Scattered across the Himalayas, glimpses of a changing Tibet


I was sitting in the dark yak-haired tent of a nomadic family in Ladakh, in the Indian Himalayas. Outside, scruffy sheep searched for greenery among the cold barren lunar landscape, and great raptors circled in the thermals. As we gathered around the hearth, the old man handed me a small glass of salted yak butter tea.

“There were wolves here two nights ago,” he told me through a translator. “This time I have chased them away, but they will come back and try to prey on my sheep.” It’s happening more and more.

“Everything related to the profession of shepherd is becoming more and more difficult,” he added. “Maybe my sons won’t want to continue this life. My wife and I could be among the last of the nomads here.

It was a story I had heard over and over again across the Himalayas and the Tibetan plateau. Whether it is due to climate change, the call for a more comfortable life in cities, political repression or the demands of education, life is changing rapidly for the people of Tibet and the surrounding Himalayan regions.

I have been traveling and walking around the Himalayas and Tibet for about 25 years. During this time I have written a number of guides to the area – for Lonely Planet, Rough Guides and Bradt. I always travel with a local guide who acts as a translator, and I like to spend as much time as possible walking, as it increases contact with the locals. There is nothing I appreciate more than sitting in a secluded tea room or nomad tent and talking to people about their lives.

Defining the borders of Tibet can be difficult. This is because in some ways there are several Tibets.

The area that we commonly think of as Tibet today – and the area shown on most maps as Tibet – is the Tibet Autonomous Region. It is the second largest region or province in modern China, and its regional capital is Lhasa.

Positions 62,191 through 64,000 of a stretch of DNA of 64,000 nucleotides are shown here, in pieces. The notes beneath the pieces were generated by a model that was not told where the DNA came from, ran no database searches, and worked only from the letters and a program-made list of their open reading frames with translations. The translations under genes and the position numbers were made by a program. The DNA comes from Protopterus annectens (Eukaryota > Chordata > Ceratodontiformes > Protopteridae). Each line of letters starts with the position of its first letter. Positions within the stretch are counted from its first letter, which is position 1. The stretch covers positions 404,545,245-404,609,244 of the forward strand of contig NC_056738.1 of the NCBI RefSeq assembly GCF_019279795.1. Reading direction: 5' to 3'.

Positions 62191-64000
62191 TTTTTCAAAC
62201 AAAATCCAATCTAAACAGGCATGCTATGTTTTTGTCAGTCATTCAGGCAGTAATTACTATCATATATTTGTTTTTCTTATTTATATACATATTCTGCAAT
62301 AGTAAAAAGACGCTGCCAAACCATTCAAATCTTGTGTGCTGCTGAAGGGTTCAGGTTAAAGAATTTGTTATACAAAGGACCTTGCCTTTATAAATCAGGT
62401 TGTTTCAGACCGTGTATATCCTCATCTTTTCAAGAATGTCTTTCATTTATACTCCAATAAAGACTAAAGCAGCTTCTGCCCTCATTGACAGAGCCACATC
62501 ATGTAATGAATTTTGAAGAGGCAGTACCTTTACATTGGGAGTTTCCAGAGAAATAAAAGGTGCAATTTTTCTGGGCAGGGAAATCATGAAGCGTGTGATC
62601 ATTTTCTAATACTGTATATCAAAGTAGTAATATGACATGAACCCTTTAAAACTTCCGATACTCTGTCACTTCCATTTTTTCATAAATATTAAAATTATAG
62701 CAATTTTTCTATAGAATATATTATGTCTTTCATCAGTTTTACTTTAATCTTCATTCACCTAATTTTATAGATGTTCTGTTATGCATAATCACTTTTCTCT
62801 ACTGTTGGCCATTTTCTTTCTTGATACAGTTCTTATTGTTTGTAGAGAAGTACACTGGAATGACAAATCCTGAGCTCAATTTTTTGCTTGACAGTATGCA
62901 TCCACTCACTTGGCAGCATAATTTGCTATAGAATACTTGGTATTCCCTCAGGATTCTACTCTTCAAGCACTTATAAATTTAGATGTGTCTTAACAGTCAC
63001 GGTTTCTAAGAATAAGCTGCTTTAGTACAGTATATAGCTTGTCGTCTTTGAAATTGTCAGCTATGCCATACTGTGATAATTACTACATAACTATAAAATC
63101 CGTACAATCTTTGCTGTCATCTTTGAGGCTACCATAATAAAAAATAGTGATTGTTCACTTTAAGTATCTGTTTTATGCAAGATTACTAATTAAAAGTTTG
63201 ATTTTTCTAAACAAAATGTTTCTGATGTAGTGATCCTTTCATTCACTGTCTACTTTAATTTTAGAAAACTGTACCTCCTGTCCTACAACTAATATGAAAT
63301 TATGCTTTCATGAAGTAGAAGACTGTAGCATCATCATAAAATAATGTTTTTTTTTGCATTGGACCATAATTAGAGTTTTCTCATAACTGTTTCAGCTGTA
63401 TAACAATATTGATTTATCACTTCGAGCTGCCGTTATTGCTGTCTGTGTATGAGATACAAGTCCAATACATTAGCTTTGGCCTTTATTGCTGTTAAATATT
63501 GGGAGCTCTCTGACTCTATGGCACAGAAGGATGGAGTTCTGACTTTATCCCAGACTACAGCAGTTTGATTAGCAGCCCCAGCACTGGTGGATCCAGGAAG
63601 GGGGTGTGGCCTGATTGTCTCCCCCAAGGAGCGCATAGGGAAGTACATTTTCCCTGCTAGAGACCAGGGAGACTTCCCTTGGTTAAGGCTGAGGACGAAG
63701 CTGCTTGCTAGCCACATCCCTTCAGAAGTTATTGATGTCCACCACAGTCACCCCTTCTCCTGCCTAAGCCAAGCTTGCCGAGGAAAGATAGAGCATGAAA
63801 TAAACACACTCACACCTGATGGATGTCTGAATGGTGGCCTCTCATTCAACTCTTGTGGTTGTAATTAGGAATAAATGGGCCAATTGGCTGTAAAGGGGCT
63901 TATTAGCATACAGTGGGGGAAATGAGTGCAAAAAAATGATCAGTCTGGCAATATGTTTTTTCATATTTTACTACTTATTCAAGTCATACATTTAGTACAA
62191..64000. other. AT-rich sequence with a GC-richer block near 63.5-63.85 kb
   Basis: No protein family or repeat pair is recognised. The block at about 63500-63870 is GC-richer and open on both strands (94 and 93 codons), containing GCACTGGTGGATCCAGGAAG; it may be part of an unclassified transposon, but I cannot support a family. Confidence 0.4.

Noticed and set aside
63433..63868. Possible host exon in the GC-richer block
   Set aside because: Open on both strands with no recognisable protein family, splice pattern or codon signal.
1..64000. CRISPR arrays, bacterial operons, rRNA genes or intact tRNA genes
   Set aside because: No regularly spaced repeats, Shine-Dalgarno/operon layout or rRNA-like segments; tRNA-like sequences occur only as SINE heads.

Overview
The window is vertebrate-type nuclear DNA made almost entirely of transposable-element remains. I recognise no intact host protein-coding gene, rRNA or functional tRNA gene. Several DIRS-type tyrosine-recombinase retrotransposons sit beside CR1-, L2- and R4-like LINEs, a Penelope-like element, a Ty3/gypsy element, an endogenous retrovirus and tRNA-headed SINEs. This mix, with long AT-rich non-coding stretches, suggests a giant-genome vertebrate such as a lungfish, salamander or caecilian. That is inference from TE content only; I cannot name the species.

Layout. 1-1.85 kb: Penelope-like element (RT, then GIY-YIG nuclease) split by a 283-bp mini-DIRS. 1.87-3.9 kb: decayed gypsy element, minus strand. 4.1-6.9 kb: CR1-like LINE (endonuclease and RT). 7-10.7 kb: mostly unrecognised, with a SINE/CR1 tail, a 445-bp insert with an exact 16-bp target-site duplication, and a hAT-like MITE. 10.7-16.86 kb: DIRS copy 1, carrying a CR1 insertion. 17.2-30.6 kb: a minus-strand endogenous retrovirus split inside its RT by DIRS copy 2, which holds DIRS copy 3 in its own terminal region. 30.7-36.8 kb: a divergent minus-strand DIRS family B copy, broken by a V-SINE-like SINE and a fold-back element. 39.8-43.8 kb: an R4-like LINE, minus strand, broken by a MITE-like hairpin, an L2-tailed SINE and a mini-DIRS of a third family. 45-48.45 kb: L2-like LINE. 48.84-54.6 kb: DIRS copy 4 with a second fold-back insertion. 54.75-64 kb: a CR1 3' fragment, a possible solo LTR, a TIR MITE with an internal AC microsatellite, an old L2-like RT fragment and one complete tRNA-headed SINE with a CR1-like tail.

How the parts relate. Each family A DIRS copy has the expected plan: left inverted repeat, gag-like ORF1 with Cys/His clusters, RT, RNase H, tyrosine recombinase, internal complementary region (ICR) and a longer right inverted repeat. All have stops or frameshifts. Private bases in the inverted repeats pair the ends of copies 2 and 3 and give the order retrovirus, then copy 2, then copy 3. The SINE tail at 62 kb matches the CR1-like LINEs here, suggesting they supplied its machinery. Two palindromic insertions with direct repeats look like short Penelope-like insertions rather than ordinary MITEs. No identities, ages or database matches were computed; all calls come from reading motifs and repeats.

Before Communist forces took control of Tibet in 1950, it was a functionally independent nation and its borders were wider than they are today. (China calls its takeover of Tibet a “peaceful liberation.” At the time, according to China, the new Communist government was reaffirming its sovereignty over territory lost after the fall of the Qing Dynasty.)

Much of what is today the western mountainous part of China’s Sichuan Province was, before the 1950 takeover, politically and culturally a part of Tibet, known as Kham. Likewise, to the north of the Tibet Autonomous Region is the Chinese province of Qinghai; it was also historically a part of Tibet, known as Amdo, although it fell under Chinese control in the 18th century.

And then there are the parts of the Himalayas that are culturally Tibetan even though they have never – or not for a long time, anyway – politically been part of Tibet. These include the Himalayan kingdom of Bhutan, parts of Nepal (notably Upper Mustang and Dolpo, as well as some valleys north of major mountain peaks), and parts of India, particularly Ladakh. , the scene of a long-standing border conflict.

Tibetans are mostly followers of their own Buddhist tradition, and monasteries and convents have long been central to their culture and life.

Tibet’s spiritual leader is the Dalai Lama, who was based in Lhasa until 1959, when he and many of his supporters fled following a failed uprising. He is now based in Dharamsala, in northern India, where an entire Tibetan government in exile has been established.